Nick Clegg urges Lib Dems to 'keep winning'
The Liberal Democrats can "win again" if they show they are a serious party of government, leader Nick Clegg has told their spring conference.
The Eastleigh by-election victory had provided "momentum" and debunked "the myth" that being in coalition has undermined the party, he said.
He hit out at "naysayers" who had written the Lib Dems' "obituaries".
Mr Clegg also promised to fight any Tory moves for the UK to leave the European Convention on Human Rights.
His end-of-conference speech in Brighton came amid low opinion poll ratings and recent scandals involving senior party members.
Mr Clegg acknowledged some members had a "quiet fear" that teaming up with the Tories in coalition had been "too big" a risk.
But he predicted the decision could pay off in May's local elections and the general election in 2015, saying: "The longer you stand side-by-side with your opponents, the easier your differences are to see.
"We don't lose our identity by governing with the Conservatives - the comparison helps the British people understand who we are."
To applause, he said: "The Liberal Democrats are not a party of protest; we are a party of change. A party that is for things, not simply against things. A successful political party cannot thrive just by picking up the votes that have been lost by its opponents."
He implored delegates: "Get back out there. Tell our side of the story. And we will win again."
"Keep fighting for what we believe in. Keep winning. Building a stronger economy, a fairer society, enabling everyone to get on in life," he added.
Describing his role in the coalition, the deputy prime minister said that "in a fluid, fast-moving global economic environment, sticking to a plan requires government to be flexible, as well as resolute, nimble, as well as determined".
Mr Clegg looked to distance his party from the Conservatives on issues like taxation, education and the NHS, saying it had "all the biggest ideas".
He focused on Home Secretary Theresa May's speech on Saturday, in which she said leaving the European Convention on Human Rights remained "on the table", telling delegates: "Well, I tell you, it won't be on the cabinet table so long as I'm sitting round it. Conference, make no mistake, no matter what the issue."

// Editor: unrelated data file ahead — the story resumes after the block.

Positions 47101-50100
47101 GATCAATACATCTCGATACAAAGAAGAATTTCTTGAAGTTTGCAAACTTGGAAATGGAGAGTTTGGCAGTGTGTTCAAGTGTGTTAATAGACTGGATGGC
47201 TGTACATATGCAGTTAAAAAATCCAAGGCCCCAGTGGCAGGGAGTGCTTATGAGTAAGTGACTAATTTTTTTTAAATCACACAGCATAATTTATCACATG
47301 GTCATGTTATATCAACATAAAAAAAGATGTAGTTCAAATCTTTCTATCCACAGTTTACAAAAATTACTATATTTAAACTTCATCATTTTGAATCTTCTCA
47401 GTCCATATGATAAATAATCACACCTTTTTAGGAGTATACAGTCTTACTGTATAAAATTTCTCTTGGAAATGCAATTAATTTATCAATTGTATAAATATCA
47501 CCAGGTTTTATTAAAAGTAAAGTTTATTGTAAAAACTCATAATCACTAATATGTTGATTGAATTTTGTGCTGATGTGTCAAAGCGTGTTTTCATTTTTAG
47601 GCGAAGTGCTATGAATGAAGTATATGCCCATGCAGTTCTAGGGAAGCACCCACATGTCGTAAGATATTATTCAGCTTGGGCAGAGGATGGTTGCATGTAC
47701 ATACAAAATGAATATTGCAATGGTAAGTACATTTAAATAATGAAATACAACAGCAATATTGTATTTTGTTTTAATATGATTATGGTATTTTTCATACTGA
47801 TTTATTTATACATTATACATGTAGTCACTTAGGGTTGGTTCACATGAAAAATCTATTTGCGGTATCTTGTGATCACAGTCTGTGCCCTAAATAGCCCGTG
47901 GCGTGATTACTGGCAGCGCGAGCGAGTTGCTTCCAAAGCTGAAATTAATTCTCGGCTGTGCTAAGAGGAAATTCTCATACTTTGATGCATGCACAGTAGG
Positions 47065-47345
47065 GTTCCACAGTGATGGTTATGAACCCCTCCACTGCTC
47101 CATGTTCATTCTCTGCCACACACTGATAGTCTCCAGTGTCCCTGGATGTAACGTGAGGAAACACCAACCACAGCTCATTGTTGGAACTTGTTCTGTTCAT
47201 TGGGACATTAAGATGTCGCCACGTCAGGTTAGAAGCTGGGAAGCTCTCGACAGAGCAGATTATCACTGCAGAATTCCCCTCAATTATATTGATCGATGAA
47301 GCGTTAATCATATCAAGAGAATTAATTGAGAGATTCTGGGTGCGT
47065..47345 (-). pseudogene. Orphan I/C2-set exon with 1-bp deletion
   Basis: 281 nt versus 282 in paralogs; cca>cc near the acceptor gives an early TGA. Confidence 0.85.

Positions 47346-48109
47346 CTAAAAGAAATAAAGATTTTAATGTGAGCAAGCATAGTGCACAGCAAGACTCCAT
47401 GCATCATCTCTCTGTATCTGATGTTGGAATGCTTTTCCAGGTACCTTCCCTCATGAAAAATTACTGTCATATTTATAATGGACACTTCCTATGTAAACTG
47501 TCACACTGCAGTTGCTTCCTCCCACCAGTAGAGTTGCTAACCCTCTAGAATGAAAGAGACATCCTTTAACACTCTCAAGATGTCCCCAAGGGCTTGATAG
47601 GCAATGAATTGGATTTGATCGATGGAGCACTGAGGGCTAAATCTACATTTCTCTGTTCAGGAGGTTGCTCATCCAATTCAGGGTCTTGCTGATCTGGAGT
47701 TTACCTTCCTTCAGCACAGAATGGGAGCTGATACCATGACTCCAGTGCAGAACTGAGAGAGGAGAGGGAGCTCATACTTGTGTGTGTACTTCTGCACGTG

'Odds against us'
"The Conservative party knows it needs to stay on the centre ground to have any chance of speaking to ordinary people's concerns," Mr Clegg added. "At least the leadership seem to. But they just can't manage it, no matter how hard they try. They're like a kind of broken shopping trolley. Every time you try and push them straight ahead they veer off to the right-hand side. "
He dismissed Labour as a "blank page in British politics", unable to build a strong economy.
Mr Clegg opened his speech to cheers by celebrating the Lib Dems' winning of the Eastleigh by-election, which saw the party hold on to the Hampshire seat with a reduced share of the vote compared with the 2010 general election.
"The odds were stacked against us," Mr Clegg said. "A fierce campaign, under a national spotlight, dogged by difficult headlines from day one. Extraordinary circumstances. Yet we still won."
His speech follows a difficult few weeks for the Lib Dems.
Former cabinet minister Chris Huhne has admitted perverting the course of justice by asking his ex-wife Vicky Pryce to take his driving licence points. Both could face jail when they are sentenced on Monday.
Accusations of inappropriate behaviour against former Lib Dem executive Lord Rennard have emerged, causing the party to launch investigations into what went on and the way it handled the issue. Lord Rennard denies the claims.
Despite holding on to Eastleigh, the Lib Dems' national opinion poll ratings have remained low.
Lord Ashdown, who is overseeing the 2015 general election campaign, told BBC One's Andrew Marr Show that the party - in a coalition government with the Conservatives since 2010 - had been "courageous in the national interest".
He praised Mr Clegg as an "extraordinary and talented leader", adding that the coalition had to "last all the way through to polling day".
Meanwhile at the conference Liberal Democrat activists have rejected the government's so-called "secret courts plan" to allow some information deemed dangerous to national security to be heard in closed hearings.